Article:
A Brief History of Newtown

by Dan Cruson

Twentieth Century Newtown

With the gradual decline of industry, Newtown returned to being primarily an agricultural town specializing in dairy farming. This sustained the town for the first half of the century. Unfortunately farming does not supply much in the way of town tax revenue and so the town had problems during this period maintaining some of its most basic services. In 1916, for example, the town's high school was in such need of financial attention that the state removed its accreditation. When the High School burned in 1920, Mary Hawley, the sole heir of the hardware and railroad magnate, Marcus Hawley, made the first of several benefactions to the town. The new school, named Hawley School after her parents, still stands on Church Hill Road, and is being used as an elementary school. In addition to the Cyrenius H. Booth Library (named after her maternal grandfather) mentioned above, Miss Hawley also donated the Edmond Town Hall named after William Edmond, her maternal great grandfather and one of the most illustrious citizens of the town. (He had served and been wounded in the Battle of Ridgefield during the Revolution, served as a state legislator, a member of the United States House of Representatives, and as a state supreme court judge.) Miss Hawley also developed the entrance to the Village Cemetery and donated a holding vault as well as the War Memorial which stands at the head of Main Street.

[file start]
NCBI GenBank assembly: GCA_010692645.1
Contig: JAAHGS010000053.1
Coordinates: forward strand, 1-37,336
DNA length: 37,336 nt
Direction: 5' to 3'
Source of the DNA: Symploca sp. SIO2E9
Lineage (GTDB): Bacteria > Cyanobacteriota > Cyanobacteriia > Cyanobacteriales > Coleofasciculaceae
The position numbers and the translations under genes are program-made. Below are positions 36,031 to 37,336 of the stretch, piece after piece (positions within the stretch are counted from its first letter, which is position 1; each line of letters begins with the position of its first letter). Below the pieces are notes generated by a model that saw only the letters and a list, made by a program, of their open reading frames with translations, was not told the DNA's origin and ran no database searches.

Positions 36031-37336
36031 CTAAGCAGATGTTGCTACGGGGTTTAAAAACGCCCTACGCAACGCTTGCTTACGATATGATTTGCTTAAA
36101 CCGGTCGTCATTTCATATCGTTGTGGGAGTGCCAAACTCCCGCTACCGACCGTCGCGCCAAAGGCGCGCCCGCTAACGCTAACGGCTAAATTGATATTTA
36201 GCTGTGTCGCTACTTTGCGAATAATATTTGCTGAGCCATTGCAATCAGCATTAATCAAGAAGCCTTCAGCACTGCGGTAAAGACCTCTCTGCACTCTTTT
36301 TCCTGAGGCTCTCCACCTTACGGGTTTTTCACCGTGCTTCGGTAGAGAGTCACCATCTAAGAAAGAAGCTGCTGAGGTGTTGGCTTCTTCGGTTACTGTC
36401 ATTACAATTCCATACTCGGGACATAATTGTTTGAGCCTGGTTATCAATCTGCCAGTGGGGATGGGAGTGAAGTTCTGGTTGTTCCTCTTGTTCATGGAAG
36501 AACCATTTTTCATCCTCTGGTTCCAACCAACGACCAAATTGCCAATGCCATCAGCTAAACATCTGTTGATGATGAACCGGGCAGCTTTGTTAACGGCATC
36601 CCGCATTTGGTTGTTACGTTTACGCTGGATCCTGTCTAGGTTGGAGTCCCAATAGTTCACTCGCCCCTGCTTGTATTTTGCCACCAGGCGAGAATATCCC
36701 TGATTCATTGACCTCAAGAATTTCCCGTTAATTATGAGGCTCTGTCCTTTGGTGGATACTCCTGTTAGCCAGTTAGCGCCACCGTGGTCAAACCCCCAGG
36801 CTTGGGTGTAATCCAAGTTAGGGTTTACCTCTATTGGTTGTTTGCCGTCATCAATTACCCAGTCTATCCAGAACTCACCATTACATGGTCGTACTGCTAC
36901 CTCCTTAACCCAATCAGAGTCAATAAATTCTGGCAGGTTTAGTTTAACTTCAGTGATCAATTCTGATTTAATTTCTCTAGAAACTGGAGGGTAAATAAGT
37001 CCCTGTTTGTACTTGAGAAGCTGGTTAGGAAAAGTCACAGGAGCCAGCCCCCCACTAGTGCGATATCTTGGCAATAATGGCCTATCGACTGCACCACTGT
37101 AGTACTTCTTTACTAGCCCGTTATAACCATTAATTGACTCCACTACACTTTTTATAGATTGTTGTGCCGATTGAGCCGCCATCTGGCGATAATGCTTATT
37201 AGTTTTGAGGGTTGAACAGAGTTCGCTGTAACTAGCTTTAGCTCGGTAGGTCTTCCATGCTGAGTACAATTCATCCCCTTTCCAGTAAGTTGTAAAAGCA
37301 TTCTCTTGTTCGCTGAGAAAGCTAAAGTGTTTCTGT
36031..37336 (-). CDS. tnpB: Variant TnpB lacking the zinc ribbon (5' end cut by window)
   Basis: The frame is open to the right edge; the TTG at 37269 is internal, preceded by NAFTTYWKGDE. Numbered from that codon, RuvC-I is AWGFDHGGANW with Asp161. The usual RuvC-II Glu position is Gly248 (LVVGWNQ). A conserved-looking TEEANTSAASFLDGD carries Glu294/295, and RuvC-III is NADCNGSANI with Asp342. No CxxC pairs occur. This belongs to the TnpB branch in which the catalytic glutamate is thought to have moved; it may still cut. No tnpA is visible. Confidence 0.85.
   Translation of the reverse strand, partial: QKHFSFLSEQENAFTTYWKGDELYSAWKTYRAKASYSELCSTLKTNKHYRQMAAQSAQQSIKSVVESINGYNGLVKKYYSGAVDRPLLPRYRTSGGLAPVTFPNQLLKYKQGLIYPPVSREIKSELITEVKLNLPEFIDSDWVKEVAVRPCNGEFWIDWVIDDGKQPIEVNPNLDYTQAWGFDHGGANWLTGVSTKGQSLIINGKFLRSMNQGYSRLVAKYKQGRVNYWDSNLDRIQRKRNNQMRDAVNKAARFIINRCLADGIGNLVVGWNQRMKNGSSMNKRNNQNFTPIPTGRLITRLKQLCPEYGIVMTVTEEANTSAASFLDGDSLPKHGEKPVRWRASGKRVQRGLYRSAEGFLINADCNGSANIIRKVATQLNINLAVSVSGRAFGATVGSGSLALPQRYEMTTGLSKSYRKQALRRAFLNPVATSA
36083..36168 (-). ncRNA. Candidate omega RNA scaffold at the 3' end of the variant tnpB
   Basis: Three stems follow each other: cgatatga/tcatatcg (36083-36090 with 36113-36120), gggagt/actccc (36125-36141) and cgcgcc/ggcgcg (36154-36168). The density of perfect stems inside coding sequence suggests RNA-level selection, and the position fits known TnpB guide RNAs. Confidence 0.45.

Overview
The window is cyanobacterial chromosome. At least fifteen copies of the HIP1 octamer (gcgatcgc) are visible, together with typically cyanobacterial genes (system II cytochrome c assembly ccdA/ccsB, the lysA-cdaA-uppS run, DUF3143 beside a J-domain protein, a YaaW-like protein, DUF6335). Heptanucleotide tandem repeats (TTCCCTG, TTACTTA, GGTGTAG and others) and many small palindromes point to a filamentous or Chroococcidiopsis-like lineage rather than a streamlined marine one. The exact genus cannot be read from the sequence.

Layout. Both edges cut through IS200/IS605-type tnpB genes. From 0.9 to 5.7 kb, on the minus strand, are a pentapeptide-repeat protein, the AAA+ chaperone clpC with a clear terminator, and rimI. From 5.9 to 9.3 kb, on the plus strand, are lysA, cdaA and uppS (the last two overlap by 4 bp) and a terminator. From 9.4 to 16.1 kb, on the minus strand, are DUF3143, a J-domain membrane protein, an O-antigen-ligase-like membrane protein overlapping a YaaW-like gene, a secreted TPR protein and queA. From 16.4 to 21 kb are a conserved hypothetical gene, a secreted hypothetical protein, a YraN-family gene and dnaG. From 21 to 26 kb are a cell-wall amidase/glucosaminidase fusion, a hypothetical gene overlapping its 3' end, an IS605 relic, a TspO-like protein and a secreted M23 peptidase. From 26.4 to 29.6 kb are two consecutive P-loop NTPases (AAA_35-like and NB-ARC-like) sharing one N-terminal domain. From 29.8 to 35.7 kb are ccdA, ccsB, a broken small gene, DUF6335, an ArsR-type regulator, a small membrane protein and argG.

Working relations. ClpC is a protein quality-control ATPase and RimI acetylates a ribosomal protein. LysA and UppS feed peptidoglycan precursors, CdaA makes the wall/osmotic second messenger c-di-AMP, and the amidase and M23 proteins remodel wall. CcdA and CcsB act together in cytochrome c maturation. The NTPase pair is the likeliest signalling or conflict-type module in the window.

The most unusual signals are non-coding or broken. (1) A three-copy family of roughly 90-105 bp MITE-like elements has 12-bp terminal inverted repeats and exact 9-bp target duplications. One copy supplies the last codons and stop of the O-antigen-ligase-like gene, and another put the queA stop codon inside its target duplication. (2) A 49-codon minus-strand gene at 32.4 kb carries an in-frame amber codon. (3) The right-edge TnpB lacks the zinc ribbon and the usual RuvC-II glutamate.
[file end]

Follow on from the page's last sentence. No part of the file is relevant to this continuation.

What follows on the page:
The period since the Second World War has seen the most dramatic changes in the town's history. As the automobile allowed workers to move farther away from the place where they worked, towns such as Newtown became valuable places for housing, and so rapidly became a suburban town to the larger cities of Bridgeport and Danbury.

Between 1950 and 1990 the population of the town almost tripled, going from 7,500 to 21,000. The 2000 census shows Newtown's population exceeding 25,000. This unprecedented growth has created strains in the town's educational facilities as well as on other areas of its infrastructure. Some small industry has moved into town such as warehousing facilities for Georgia Pacific, Ethan Allen, Lazy Boy and Pitney Bowes, but their contribution to the town's tax base is small. The future challenges for the town will center on attracting such industry and businesses that will increase that tax base while maintaining the rural suburban nature of the town."